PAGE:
There are various transmitter modules like the FrSky R9M system which operate at around 900MHz rather than the more commonly seen 2.4GHz. Why is 900MHz better for long range drones, and why is 2.4GHz so common if 900MHz can provide better range?


The strength of an electromagnetic signal will attenuate (decrease in strength) over long distances between the receiver and the transmitter due to the inverse square law, but this phenomenon applies equally to all wavelengths/frequencies.

The main difference in transmission distance capability between long-range RC systems like TBS Crossfire and FrSky R9M (which use the 900 MHz ISM band) and run-of-the-mill RX systems that use the 2.4 GHz band is due to the diffraction (and reflection) of the signal by obstructions in and around the line of sight between the transmitter and receiver. This process is explained well in this Electronics.SE answer. Essentially, lower frequency (longer wavelength) signals are less susceptible to signal strength losses by reflection and diffraction because they require larger objects to affect the signal in the same way.

As the Electronics.SE answer points out, this becomes easier to conceptualize if you look at two different frequencies like 1 MHz (wavelength of 300 m) and 100 MHz (wavelength of only 3 m). If there's, for example, a house or other large object in the vicinity of the path between the transmitter and receiver, the 1 MHz signal with a wavelength of 300 m will find it a lot easier to avoid being disturbed and reflected than the 100 MHz signal with a wavelength of 3 m for the simple reason that it is just so much larger in comparison to the house.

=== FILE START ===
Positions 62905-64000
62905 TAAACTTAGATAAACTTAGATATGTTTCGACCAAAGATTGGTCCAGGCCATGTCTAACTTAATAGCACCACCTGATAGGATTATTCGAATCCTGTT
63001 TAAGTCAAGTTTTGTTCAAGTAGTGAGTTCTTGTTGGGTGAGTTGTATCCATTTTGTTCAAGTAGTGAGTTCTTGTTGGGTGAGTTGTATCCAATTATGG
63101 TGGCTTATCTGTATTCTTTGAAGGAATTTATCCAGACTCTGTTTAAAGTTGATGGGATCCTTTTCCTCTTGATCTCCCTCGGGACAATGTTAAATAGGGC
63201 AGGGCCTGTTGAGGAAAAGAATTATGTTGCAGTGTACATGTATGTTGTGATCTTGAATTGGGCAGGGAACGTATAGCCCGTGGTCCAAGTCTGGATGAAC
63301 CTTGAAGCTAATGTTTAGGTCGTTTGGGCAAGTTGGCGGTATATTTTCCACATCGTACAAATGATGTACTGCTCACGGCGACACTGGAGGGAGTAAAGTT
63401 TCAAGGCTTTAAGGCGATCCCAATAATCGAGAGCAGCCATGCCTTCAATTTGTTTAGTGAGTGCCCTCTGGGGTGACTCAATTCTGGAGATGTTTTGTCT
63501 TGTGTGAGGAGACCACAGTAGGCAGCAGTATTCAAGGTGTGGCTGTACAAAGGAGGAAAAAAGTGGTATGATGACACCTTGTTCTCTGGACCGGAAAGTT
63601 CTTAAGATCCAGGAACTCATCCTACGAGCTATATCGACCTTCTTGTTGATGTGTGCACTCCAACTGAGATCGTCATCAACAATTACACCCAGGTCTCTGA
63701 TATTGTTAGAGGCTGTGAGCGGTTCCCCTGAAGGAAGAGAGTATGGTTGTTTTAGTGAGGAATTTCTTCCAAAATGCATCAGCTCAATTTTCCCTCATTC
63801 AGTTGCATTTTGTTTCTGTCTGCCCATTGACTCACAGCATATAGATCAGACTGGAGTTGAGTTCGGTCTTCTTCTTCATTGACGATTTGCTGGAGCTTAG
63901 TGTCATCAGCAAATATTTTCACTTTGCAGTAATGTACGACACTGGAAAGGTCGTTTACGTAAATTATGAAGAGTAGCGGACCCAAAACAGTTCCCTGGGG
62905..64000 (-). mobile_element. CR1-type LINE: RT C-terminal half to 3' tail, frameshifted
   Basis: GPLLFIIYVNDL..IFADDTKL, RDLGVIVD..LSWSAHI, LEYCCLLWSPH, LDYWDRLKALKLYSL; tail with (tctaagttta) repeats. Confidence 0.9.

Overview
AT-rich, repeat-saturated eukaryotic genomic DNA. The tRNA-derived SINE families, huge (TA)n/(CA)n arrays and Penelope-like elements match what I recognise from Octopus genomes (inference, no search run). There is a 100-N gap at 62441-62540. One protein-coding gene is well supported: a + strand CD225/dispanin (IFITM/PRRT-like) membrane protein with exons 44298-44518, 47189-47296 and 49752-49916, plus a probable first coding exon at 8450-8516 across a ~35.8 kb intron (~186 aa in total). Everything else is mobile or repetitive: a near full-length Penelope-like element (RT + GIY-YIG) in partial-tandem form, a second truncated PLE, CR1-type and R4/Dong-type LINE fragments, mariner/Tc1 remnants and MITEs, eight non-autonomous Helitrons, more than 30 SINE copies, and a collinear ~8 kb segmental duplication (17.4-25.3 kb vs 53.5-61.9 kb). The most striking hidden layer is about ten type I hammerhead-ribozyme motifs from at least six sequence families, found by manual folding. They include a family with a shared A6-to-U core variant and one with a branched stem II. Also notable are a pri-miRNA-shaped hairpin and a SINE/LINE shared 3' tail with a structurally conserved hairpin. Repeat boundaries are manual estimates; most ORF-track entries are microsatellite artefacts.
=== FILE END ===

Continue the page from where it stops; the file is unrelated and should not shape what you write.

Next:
At extremely long ranges (like over the horizon), other effects also come into play like the ability of lower frequency signals to more easily reflect off the curved surface of the earth and the ionosphere, but these kinds of transmission distances aren't an issue for RC aviation for more practical reasons. :)

2.4 GHz RC solutions are far more ubiquitous because the antennae required to transmit and receive signals at a frequency of 2.4 GHz are far smaller than those required for 900 MHz. This is due to the change in wavelength between the two frequencies and is evident in the size difference between 2.4 GHz receiver antennae and those for 900 MHz:

  • TBS Crossfire Immortal-T antenna: (The active section runs horizontally in the picture)

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  • Futaba 2.4 GHz receiver and antenna: (The active section is silver/white in the picture)

enter image description here

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